He tells the crew about how much he misses Felicia and that he sometimes sees visions of her around the house. It’s a pretty well-thought-out way to start things. Were there other things that you tried and that’s where you ended up? Or was it shot and edited as scripted?
Michelle Tesoro: That particular scene was not in the original opening of the script. Bradley originally wanted to open it on what is now the next scene, which is where the phone is ringing in the dark and we overhear a young Bernstein get the call about being the replacement and running out into Carnegie Hall.
We ended up starting with that interview scene, which is in color. They actually filmed that entire interview near the end of production. If you’ve seen the film, you’ll know we also close with that interview, where Bernstein is in the red sweater in 1985.
Initially, we thought that was going to be the end. We were going to tell the story chronologically. But we decided that we needed to ground the film in the idea of Lenny and Felicia. And we felt like the interview scene did that. It was important to do that in the beginning and to wrap it up at the end as well.
MF: The quote from Bernstein that opens the film goes, “A work of art does not answer questions, it provokes them; and its essential meaning is in the tension between the contradictory answers.” When you read the script, the work of art in this case, what questions did it provoke in you that you either asked Bradley or just tried to solve on your own?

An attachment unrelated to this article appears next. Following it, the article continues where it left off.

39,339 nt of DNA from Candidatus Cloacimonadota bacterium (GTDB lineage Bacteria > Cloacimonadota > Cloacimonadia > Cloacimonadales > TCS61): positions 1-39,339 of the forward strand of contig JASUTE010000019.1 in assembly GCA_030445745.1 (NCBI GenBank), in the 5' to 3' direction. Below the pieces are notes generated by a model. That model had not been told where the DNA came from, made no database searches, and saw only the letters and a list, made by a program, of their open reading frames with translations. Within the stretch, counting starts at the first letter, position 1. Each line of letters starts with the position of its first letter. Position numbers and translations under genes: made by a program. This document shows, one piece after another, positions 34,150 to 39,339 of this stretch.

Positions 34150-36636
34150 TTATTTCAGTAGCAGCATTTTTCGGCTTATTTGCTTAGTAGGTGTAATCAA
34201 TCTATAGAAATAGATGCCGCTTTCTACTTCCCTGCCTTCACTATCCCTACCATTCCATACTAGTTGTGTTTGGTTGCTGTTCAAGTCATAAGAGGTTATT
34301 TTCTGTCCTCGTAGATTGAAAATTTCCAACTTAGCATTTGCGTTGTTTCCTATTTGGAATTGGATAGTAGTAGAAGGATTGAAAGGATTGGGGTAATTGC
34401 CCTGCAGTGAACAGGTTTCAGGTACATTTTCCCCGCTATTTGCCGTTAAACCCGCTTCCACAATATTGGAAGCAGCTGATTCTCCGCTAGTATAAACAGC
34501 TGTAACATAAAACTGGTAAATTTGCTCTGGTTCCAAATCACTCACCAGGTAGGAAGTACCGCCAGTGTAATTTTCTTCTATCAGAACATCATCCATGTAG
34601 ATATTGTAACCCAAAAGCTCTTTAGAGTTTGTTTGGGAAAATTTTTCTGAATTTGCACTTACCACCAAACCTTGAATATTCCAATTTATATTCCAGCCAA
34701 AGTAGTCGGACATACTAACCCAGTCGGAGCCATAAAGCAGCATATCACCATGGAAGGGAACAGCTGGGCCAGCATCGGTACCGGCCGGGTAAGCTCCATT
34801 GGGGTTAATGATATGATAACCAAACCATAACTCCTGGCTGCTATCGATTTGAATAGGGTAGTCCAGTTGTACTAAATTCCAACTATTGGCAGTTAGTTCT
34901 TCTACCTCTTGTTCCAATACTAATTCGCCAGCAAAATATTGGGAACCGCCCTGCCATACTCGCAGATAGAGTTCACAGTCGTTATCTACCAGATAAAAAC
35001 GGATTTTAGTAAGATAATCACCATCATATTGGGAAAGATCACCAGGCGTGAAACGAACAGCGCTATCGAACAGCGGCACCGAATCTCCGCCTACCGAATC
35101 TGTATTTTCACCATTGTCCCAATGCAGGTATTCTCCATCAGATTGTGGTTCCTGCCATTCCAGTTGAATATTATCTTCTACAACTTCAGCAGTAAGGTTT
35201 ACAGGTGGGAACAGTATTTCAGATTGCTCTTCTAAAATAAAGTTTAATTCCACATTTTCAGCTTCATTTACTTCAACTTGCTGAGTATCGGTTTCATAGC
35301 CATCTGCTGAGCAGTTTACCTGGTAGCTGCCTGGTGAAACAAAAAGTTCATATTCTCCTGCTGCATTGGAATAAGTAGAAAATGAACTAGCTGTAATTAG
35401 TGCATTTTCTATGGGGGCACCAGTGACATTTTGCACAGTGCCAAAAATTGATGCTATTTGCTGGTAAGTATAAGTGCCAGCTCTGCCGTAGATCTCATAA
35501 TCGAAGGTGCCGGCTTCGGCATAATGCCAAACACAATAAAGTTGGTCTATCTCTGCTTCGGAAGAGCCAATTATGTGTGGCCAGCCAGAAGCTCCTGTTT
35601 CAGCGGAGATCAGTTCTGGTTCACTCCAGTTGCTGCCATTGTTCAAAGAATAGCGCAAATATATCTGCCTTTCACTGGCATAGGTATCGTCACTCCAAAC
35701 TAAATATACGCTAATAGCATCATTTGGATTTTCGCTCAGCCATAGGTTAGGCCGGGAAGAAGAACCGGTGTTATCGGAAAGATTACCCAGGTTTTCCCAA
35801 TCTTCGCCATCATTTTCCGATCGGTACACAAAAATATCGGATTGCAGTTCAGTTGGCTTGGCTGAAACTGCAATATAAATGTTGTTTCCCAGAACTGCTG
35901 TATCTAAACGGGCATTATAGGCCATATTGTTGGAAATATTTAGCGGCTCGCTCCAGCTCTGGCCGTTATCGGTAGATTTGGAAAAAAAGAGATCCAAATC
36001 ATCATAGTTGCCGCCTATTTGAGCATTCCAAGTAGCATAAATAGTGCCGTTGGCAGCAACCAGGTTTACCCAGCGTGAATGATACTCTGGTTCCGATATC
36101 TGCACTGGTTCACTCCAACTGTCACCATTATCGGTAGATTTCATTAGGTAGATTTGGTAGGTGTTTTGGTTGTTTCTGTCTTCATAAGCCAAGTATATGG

Michelle Tesoro: I don’t think I had a lot of questions. I think what the quote represents is how Bernstein lived a life of contradictions. His life was like a work of art. He loved everyone and everything and wanted to do everything.
In the film, we traverse a lot of time periods in their lives. I think when you’re thinking about contradictory actions and contradictory feelings, the quote is meant for you to consider what that means. How did those contradictions give his life meaning? Don’t we all sometimes do contradictory things? It represents living a dynamic life.
Bernstein lived a life of contradictions. His life was like a work of art.
MF: The last interview I did was with editor John Poll about The Color Purple. I don’t usually ask questions about the producers of a film, but his producers were Steven Spielberg, Quincy Jones, and Oprah Winfrey, so I had to make an exception. With Maestro, not only do you have Bradley Cooper as a producer, but you have, again, Steven Spielberg and Martin Scorsese, among others. Tell me about the influence they had on the film and any interaction you may have had with them, either through notes or directly in the cutting room.